Amazon revealed the Fire phone yesterday and I had the opportunity to spend about 45 minutes testing out the device. While I personally won't be buying one due to the AT&T exclusivity and high price, I can see it appealing to the Amazon Prime consumer who owns a Fire tablet.
With its closed ecosystem and focus on the Amazon store, it is definitely not an enterprise device.
The hardware itself feels much like a Nexus 4 with a glass front and back. I do like the side buttons and fact that there is a combined camera shutter/Firefly button. You press the button once to launch the camera and hold it in to launch the Firefly capture service.
There is a center hardware button, similar to a Galaxy smartphone and an iPhone, that is used to take you back to the app launcher or home carousel. A swipe up gesture also serves as a back function.
Amazon looks to have spent some time getting a solid camera into the Fire, which was great to see since so many people use their phone as their primary camera. Samsung, HTC, and LG offer much more in terms of camera effects, but the Fire does have a 13 megapixel camera with OIS.
One of the unique aspects of the Fire is Dynamic Perspective. This technology is possible due to the four front facing infrared cameras that measure the x, y, and z placement of your face in relation to the phone. 3D lock screens look fantastic and allow you to look "around" objects by tilting your head or the handset. I imagine consumers will spend a lot of time at first just looking at their lock screen.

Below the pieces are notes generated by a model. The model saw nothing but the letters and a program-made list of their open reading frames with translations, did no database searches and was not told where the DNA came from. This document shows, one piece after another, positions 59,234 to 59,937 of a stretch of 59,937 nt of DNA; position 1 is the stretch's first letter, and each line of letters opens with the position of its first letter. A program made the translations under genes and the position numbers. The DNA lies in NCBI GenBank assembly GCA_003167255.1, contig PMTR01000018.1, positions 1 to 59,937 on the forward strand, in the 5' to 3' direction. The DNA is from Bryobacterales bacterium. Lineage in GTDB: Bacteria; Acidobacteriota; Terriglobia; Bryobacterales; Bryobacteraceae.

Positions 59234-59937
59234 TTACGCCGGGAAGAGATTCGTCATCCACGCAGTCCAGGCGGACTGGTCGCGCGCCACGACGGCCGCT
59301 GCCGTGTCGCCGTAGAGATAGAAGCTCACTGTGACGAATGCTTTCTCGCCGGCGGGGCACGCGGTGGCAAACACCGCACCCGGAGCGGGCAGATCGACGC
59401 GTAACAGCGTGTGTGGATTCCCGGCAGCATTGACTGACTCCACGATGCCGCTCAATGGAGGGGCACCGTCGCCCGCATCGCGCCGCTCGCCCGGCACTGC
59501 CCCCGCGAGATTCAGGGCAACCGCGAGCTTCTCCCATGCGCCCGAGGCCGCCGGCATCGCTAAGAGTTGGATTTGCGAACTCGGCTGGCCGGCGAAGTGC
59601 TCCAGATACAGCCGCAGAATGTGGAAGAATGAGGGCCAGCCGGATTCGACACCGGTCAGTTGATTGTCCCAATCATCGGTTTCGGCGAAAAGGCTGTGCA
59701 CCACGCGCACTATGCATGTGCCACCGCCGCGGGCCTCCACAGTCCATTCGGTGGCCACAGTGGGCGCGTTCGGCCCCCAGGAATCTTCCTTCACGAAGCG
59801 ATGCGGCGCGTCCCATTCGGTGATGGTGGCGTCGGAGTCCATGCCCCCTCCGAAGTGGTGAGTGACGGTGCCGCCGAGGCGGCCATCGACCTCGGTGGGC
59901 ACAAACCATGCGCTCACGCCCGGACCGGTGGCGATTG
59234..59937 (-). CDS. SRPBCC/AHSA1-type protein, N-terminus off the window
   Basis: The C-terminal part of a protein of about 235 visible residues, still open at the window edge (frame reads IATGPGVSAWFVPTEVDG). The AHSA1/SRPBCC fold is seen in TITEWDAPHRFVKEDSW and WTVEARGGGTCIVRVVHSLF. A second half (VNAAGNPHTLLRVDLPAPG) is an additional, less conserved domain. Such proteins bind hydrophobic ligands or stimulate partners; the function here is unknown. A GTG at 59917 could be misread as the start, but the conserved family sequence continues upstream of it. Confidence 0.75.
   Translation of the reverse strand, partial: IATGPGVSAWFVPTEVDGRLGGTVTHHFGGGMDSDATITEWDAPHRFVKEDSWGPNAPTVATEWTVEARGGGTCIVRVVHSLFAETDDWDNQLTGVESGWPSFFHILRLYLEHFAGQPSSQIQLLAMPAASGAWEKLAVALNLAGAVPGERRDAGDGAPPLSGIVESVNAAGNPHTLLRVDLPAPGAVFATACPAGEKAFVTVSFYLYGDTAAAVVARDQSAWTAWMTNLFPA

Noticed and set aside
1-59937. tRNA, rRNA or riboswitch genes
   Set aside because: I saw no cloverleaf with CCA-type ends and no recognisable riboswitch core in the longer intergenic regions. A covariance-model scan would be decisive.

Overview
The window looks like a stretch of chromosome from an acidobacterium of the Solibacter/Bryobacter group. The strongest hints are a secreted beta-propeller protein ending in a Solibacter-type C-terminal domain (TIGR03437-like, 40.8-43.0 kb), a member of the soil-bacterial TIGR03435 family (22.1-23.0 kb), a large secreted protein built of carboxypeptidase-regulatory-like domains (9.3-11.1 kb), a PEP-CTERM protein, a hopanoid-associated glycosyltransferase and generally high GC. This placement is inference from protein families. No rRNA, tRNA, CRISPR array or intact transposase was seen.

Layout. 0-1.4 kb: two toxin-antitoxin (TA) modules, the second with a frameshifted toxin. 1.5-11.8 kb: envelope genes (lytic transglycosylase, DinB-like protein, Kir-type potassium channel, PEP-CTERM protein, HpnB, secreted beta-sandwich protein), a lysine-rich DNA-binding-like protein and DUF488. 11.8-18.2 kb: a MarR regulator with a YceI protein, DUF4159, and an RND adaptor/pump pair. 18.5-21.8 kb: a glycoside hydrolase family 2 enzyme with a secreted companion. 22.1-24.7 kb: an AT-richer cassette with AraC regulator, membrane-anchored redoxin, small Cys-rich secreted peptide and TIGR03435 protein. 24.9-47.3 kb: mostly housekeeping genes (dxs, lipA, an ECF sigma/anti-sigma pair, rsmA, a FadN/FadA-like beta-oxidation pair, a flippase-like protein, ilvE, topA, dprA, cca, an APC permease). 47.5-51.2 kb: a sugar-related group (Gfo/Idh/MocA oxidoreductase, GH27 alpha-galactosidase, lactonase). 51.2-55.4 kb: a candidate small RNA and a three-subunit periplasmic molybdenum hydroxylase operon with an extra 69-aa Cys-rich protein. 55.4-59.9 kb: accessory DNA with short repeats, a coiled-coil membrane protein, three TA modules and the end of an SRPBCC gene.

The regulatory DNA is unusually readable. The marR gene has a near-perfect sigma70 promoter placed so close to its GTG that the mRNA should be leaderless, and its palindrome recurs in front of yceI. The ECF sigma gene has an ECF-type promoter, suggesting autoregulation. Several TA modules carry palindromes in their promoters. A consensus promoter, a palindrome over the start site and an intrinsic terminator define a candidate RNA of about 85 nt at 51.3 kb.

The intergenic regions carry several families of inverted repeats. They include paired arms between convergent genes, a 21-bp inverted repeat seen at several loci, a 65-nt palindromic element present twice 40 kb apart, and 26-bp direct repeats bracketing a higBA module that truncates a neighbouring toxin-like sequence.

Dynamic Perspective is used in other applications to provide additional information with a tilt of your head or device. Left and right panels also appear by tilting the device or swiping your finger. You can actually toggle off some of the gesture and movement gimmicks if you want, but they are enabled by default.
The Fire comes with 32GB and 64GB of internal storage with no external storage capability. I am very pleased to see these high storage capacities, especially when Samsung and Sony still launch high end smartphones with a ridiculously low 16GB of internal storage.
The Fire phone runs the Fire OS 3.5 and functions much like the Fire tablets. The Fire OS is based on Android, but you won't get access to Google Play services so Google Now, Gmail, Google Drive, Chrome, Google Maps, and more are not available to Fire owners. Thus, there should have been some kind of pricing consideration for these limitations and closed ecosystem.